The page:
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The two central topics of information theory are the compression and the transmission of data. Shannon, in his seminal work, formalized both these problems and determined their fundamental limits. Since then the main goal of coding theory has been to find practical schemes that approach these limits. Polar codes, recently invented by Arikan, are the first "practical" codes that are known to achieve the capacity for a large class of channels. Their code construction is based on a phenomenon called "channel polarization". The encoding as well as the decoding operation of polar codes can be implemented with O(N log N) complexity, where N is the blocklength of the code. We show that polar codes are suitable not only for channel coding but also achieve optimal performance for several other important problems in information theory. The first problem we consider is lossy source compression. We construct polar codes that asymptotically approach Shannon's rate-distortion bound for a large class of sources. We achieve this performance by designing polar codes according to the "test channel", which naturally appears in Shannon's formulation of the rate-distortion function. The encoding operation combines the successive cancellation algorithm of Arikan with a crucial new ingredient called "randomized rounding". As for channel coding, both the encoding as well as the decoding operation can be implemented with O(N log N) complexity. This is the first known "practical" scheme that approaches the optimal rate-distortion trade-off. We also construct polar codes that achieve the optimal performance for the Wyner-Ziv and the Gelfand-Pinsker problems. Both these problems can be tackled using "nested" codes and polar codes are naturally suited for this purpose. We further show that polar codes achieve the capacity of asymmetric channels, multi-terminal scenarios like multiple access channels, and degraded broadcast channels. For each of these problems, our constructions are the first known "practical" schemes that approach the optimal performance. The original polar codes of Arikan achieve a block error probability decaying exponentially in the square root of the block length. For source coding, the gap between the achieved distortion and the limiting distortion also vanishes exponentially in the square root of the blocklength. We explore other polar-like code constructions with better rates of decay. With this generalization, we show that close to exponential decays can be obtained for both channel and source coding. The new constructions mimic the recursive construction of Arikan and, hence, they inherit the same encoding and decoding complexity. We also propose algorithms based on message-passing to improve the finite length performance of polar codes. In the final two chapters of this thesis we address two important problems in graphical models related to communications. The first problem is in the area of low-density parity-check codes (LDPC). For practical lengths, LDPC codes using message-passing decoding are still the codes to beat. The current analysis, using density evolution, evaluates the performance of these algorithms on a tree. The tree assumption corresponds to using an infinite length code. But in practice, the codes are of finite length. We analyze the message-passing algorithms for this scenario. The absence of tree assumption introduces correlations between various messages. We show that despite this correlation, the prediction of the tree analysis is accurate. The second problem we consider is related to code division multiple access (CDMA) communication using random spreading. The current analysis mainly focuses on the information theoretic limits, i.e., using Gaussian input distribution. However in practice we use modulation schemes like binary phase-shift keying (BPSK), which is far from being Gaussian. The effects of the modulation scheme cannot be analyzed using traditional tools which are based on spectrum of large random matrices. We follow a new approach using tools developed for random spin systems in statistical mechanics. We prove a tight upper bound on the capacity of the system when the user input is BPSK. We also show that the capacity depends only on the power of the spreading sequences and is independent of their exact distribution.

The invention of Fountain codes is a major advance in the field of error correcting codes. The goal of this work is to study and develop algorithms for source and channel coding using a family of Fountain codes known as Raptor codes. From an asymptotic point of view, the best currently known sum-product decoding algorithm for non binary alphabets has a high complexity that limits its use in practice. For binary channels, sum-product decoding algorithms have been extensively studied and are known to perform well. In the first part of this work, we develop a decoding algorithm for binary codes on non-binary channels based on a combination of sum-product and maximum-likelihood decoding. We apply this algorithm to Raptor codes on both symmetric and non-symmetric channels. Our algorithm shows the best performance in terms of complexity and error rate per symbol for blocks of finite length for symmetric channels. Then, we examine the performance of Raptor codes under sum-product decoding when the transmission is taking place on piecewise stationary memoryless channels and on channels with memory corrupted by noise. We develop algorithms for joint estimation and detection while simultaneously employing expectation maximization to estimate the noise, and sum-product algorithm to correct errors. We also develop a hard decision algorithm for Raptor codes on piecewise stationary memoryless channels. Finally, we generalize our joint LT estimation-decoding algorithms for Markov-modulated channels. In the third part of this work, we develop compression algorithms using Raptor codes. More specifically we introduce a lossless text compression algorithm, obtaining in this way competitive results compared to the existing classical approaches. Moreover, we propose distributed source coding algorithms based on the paradigm proposed by Slepian and Wolf.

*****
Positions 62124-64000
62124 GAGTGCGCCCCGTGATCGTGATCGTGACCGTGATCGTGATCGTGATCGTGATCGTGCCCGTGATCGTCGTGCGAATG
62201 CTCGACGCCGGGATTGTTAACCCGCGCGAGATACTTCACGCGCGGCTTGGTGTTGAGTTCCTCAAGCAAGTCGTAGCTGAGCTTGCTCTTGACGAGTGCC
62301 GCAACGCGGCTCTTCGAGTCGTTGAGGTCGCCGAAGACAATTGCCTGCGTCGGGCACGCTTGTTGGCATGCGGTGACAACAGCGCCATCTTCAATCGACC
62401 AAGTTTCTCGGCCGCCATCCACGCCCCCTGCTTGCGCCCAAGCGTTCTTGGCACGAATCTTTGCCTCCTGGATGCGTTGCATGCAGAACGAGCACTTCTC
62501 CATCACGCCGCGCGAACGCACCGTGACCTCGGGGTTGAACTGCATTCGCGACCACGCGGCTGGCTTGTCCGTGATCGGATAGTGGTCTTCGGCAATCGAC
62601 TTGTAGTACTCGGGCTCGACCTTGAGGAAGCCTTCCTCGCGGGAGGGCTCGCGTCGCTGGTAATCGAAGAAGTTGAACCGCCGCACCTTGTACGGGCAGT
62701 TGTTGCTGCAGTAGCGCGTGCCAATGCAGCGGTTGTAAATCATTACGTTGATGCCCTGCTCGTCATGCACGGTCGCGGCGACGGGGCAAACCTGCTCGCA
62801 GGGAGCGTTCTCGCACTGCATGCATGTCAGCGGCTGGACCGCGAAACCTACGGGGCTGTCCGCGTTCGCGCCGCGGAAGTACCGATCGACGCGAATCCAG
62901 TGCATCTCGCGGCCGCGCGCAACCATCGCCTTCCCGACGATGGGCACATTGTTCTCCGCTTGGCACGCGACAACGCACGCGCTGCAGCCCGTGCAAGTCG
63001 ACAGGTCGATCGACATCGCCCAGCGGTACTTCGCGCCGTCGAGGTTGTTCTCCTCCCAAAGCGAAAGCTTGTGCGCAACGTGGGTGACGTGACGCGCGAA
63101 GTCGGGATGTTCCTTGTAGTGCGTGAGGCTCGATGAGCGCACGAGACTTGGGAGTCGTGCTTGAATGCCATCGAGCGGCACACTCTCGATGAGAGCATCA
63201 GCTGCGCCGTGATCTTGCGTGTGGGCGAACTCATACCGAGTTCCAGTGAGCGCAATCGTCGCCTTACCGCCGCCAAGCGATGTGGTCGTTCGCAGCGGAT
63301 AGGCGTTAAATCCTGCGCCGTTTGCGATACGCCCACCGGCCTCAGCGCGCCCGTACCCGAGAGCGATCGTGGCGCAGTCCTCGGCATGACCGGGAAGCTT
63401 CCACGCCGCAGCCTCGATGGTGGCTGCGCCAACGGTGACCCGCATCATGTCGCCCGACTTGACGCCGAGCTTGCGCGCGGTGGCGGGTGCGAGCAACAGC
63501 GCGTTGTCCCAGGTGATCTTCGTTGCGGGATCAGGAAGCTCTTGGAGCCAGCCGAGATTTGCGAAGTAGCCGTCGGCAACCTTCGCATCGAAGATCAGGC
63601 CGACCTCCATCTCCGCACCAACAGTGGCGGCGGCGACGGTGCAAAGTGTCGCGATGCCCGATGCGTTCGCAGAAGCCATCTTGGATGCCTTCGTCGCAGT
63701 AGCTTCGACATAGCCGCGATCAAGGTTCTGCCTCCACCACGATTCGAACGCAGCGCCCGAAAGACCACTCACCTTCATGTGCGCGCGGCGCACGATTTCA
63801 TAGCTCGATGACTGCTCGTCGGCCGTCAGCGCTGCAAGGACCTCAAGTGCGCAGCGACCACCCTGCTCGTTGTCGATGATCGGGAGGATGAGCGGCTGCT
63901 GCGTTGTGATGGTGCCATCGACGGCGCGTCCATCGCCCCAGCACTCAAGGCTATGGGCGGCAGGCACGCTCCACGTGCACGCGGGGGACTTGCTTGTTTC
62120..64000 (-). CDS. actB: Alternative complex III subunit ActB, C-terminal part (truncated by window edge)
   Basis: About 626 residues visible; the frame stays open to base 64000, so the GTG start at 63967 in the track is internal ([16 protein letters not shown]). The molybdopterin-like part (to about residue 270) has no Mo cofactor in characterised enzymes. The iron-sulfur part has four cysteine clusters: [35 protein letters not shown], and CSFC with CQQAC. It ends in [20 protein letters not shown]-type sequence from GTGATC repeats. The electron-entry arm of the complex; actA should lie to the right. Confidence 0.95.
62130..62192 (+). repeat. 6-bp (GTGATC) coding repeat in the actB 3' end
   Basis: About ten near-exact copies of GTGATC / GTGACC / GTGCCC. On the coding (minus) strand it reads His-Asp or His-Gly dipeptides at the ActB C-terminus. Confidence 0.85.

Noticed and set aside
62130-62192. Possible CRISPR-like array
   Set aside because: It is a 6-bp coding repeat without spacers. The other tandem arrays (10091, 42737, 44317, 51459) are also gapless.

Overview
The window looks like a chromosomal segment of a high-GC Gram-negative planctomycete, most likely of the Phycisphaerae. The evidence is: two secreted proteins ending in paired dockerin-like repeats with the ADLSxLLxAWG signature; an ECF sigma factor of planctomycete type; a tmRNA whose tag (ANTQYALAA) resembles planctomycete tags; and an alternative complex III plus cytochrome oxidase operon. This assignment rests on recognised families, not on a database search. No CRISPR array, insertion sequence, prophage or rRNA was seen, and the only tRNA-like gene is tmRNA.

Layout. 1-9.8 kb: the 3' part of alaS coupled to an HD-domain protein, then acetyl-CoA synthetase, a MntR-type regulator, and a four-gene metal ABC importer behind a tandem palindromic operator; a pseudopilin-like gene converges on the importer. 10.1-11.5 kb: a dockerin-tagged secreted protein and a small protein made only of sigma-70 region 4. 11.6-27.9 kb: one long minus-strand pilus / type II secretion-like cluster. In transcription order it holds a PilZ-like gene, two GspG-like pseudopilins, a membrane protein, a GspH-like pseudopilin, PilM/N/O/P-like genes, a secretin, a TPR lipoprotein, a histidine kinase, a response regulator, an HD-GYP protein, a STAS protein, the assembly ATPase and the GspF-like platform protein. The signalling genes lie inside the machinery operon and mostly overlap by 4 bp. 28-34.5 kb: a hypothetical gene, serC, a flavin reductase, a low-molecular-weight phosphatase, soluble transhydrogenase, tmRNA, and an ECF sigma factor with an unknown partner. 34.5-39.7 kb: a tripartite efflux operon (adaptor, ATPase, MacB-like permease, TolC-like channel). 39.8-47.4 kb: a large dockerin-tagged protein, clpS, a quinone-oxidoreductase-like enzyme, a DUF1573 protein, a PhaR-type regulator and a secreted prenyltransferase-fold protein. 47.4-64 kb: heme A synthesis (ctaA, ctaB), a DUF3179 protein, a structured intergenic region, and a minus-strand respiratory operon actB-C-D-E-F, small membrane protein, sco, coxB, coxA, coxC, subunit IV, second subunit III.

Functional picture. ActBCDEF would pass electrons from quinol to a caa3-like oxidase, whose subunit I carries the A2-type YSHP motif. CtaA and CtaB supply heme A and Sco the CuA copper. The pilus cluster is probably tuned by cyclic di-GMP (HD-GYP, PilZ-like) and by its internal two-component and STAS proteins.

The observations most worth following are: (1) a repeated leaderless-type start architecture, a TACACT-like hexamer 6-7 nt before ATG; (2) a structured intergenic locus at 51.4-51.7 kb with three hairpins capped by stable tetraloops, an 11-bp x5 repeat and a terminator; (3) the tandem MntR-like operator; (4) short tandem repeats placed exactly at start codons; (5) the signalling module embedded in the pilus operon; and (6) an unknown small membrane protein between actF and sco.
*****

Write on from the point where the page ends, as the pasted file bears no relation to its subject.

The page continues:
Sofien Bouaziz, Bailin Deng, Mario Moacir Deuss, Alexandre Kaspar, Mark Pauly, Yuliy Schwartzburg

In architectural design, surface shapes are commonly subject to geometric constraints imposed by material, fabrication or assembly. Rationalization algorithms can convert a freeform design into a form feasible for production, but often require design modifications that might not comply with the design intent. In addition, they only offer limited support for exploring alternative feasible shapes, due to the high complexity of the optimization algorithm. We address these shortcomings and present a computational framework for interactive shape exploration of discrete geometric structures in the context of freeform architectural design. Our method is formulated as a mesh optimization subject to shape constraints. Our formulation can enforce soft constraints and hard constraints at the same time, and handles equality constraints and inequality constraints in a unified way. We propose a novel numerical solver that splits the optimization into a sequence of simple subproblems that can be solved efficiently and accurately. Based on this algorithm, we develop a system that allows the user to explore designs satisfying geometric constraints. Our system offers full control over the exploration process, by providing direct access to the specification of the design space. At the same time, the complexity of the underlying optimization is hidden from the user, who communicates with the system through intuitive interfaces.